Flashback: While President Biden didn’t initially run on expanding access to Medicare, he agreed to support lowering the age from 65 to 60 in April 2020, when his campaign worked on a unity platform with Sen. Bernie Sanders (I-Vt.).

  • * The idea lost traction as centrists led by Sen. Joe Manchin (D-W.Va.) scaled back Biden’s social spending ambitions and the Build Back Better agenda.

Leapfrog Group: Patients report worse hospital experiences during COVID-19 pandemic, raising safety concerns

Leapfrog sees 'significant' infection increases across its largest-to-date  release of hospital safety grades | Fierce HealthcareSource: Fierce Healthcare, by Dave Muoio

The latest batch of hospital patient safety ratings from the Leapfrog Group shows a general decline among “several” hospital safety measures concurrent with the onset of the COVID-19 pandemic, according to the healthcare safety watchdog.

 

Released Tuesday, the scores are accompanied by a report from Leapfrog that highlights a “significant” decline in the experiences of adult inpatients at acute care hospitals during the pandemic, with many areas “already in dire need” prior to the pandemic deteriorating even further.

“The healthcare workforce has faced unprecedented levels of pressure during the pandemic, and as a result, patients’ experience with their care appears to have suffered,” Leah Binder, president and CEO of the Leapfrog Group, said in a statement.

 
 

Leapfrog’s twice-annual reports assess more than 30 patient safety measures and component measures compiled from the Centers for Medicare & Medicaid Services (CMS) and Leapfrog’s hospital surveys between July 2018 and March 2021. The most recent release assigns letter grades to nearly 3,000 U.S. general hospitals and is the second collection of scores to incorporate safety and experience data from the COVID-19 pandemic.

This time around, Leapfrog assigned 33% of hospitals an “A,” 24% a “B,” 36% a “C,” 7% a “D” and less than 1% an “F”—a roughly equivalent distribution to those given in the fall.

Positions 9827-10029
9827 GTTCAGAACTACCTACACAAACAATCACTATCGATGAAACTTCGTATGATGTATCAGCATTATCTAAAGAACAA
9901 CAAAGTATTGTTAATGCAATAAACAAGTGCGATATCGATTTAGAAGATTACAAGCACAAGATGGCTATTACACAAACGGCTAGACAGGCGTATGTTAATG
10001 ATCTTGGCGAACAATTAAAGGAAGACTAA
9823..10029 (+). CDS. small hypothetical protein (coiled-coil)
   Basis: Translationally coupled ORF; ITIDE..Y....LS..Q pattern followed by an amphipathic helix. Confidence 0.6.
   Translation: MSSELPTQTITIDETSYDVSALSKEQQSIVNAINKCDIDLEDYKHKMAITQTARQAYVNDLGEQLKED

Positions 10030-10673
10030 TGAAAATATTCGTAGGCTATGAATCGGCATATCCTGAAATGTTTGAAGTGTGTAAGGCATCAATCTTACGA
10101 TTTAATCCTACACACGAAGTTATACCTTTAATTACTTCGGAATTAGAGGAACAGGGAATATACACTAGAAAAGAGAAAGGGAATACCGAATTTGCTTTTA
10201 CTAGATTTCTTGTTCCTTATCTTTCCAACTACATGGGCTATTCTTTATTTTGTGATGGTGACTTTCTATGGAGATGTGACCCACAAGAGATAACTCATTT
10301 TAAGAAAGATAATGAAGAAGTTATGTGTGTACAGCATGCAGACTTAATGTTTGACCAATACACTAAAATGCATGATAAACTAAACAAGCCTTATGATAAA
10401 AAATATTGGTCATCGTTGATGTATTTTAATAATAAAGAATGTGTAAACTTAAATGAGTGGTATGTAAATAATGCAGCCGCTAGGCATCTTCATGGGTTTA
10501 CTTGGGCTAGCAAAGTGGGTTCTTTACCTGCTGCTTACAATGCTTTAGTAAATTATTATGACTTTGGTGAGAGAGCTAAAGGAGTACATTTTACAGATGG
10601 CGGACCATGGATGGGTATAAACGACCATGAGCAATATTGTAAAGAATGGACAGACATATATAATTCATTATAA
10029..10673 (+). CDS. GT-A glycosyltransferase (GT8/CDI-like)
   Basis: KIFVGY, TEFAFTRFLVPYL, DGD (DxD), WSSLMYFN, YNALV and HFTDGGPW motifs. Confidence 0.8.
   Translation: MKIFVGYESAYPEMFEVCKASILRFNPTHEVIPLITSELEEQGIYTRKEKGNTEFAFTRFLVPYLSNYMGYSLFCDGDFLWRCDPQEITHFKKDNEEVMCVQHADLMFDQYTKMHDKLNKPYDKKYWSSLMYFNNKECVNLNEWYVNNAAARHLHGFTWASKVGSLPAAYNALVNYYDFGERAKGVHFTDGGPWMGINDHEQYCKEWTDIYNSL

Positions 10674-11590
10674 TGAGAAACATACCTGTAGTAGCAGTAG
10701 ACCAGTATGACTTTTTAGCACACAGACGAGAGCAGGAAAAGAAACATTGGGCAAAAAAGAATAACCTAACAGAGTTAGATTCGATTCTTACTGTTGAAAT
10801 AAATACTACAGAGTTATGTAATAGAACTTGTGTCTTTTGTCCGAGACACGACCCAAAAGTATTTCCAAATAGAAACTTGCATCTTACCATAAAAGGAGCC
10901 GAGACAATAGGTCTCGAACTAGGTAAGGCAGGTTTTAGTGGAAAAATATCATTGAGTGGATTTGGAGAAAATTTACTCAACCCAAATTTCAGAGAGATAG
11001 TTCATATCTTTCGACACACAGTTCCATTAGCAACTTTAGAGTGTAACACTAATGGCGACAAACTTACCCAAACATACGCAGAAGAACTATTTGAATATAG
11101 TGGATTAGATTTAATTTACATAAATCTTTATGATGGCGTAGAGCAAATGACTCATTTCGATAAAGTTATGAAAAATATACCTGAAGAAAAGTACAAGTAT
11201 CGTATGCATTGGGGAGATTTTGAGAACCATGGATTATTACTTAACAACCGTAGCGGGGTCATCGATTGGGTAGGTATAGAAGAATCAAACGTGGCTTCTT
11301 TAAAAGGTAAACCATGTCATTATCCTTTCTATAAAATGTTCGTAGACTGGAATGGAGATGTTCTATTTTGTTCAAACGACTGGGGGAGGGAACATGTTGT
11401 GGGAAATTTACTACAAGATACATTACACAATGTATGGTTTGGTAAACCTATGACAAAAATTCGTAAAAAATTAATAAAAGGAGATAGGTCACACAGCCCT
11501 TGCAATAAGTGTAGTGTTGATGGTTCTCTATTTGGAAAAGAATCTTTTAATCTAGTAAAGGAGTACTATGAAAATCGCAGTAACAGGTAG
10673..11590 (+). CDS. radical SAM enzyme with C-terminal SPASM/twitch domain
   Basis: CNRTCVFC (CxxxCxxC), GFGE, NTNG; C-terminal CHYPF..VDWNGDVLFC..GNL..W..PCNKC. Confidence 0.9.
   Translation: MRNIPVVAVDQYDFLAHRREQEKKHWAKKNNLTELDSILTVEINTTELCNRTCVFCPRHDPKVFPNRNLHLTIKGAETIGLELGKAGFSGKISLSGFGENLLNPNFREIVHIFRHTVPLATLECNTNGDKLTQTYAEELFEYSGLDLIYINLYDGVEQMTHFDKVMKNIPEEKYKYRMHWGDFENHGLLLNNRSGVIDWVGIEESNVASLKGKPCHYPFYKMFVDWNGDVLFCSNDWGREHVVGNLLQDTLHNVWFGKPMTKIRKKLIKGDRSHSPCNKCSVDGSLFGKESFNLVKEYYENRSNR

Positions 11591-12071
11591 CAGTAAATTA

Eight states had 50% or more of its hospitals receive an “A” grade, with North Carolina (59.8%) and Virginia (59.2%) leading the way.

 

On the other end of the spectrum, Wyoming, West Virginia, North Dakota and the District of Columbia had zero hospitals that received an “A” from the watchdog.

As before, Binder said that the “significant variation in safety performance” across different facilities underscores the need for public access to hospital assessment tools “so patients can make the best decision for themselves and their loved ones.”

Alongside the scores, Leapfrog placed a spotlight on patient experiences in a report comparing Hospital Consumer Assessment of Healthcare Providers and Systems Survey (HCAHPS) scores across more than 3,500 U.S. hospitals before (2019) and during (mid-2020 to mid-2021) the COVID-19 pandemic.

The group found statistically significant declines between the survey periods in the average percentage of hospital patients who gave the most favorable responses for nine of the 10 HCAHPS measures.

 

The greatest decline was seen among patients’ experiences with hospital staff responsiveness (a 3.7 percentage point decrease), followed by communication about medicines (a 2.9 point decrease), and cleanliness of the hospital (a 2.9 point decrease).

Leapfrog noted that these patient experience areas and others—like understanding care transitions (which already claimed the least favorable responses)—are directly tied to patient safety events and likely took a hit due to pandemic strains on the healthcare workforce.

“We commend the workforce for their heroic efforts these past few years and now strongly urge hospital leadership to recommit to improved care—from communication to responsiveness—and get back on track with patient safety outcomes,” Binder said.

The inpatient experience report is the second in a series of three such analyses from Leapfrog focused on patient experience during the pandemic. The first report, released in early April, focused on a decline in favorable patient ratings for communications about procedures across ambulatory surgery centers and hospital outpatient departments alike.

Leapfrog’s broader Hospital Safety Grade rankings are available online as a free resource for patients and their families. The organization said its analyses are independently assessed and peer-reviewed, with the methodology of the scoring available online for review.

The prior round of ratings highlighted “significant” declines in hospitals’ performance on preventable hospital-acquired infections. Those findings echoed similar concerns from patient experience intelligence firm Press Ganey and the Centers for Disease Control and Prevention.

California Is Investigating The Corporation That Took Over Its Medicaid Drug Program

California handed its Medicaid drug program to one company. Then came a  corporate takeover. | Modern Healthcare

Source: Kaiser Health News, by Samantha Young

Prescription drug costs for California’s massive Medicaid program were draining the state budget, so in 2019 Gov. Gavin Newsom asked the private sector for help.

The new Medicaid drug program debuted this January, with a private company in charge. But it was woefully unprepared, and thousands of low-income Californians were left without critical medications for weeks, some waiting on hold for hours when they called to get help.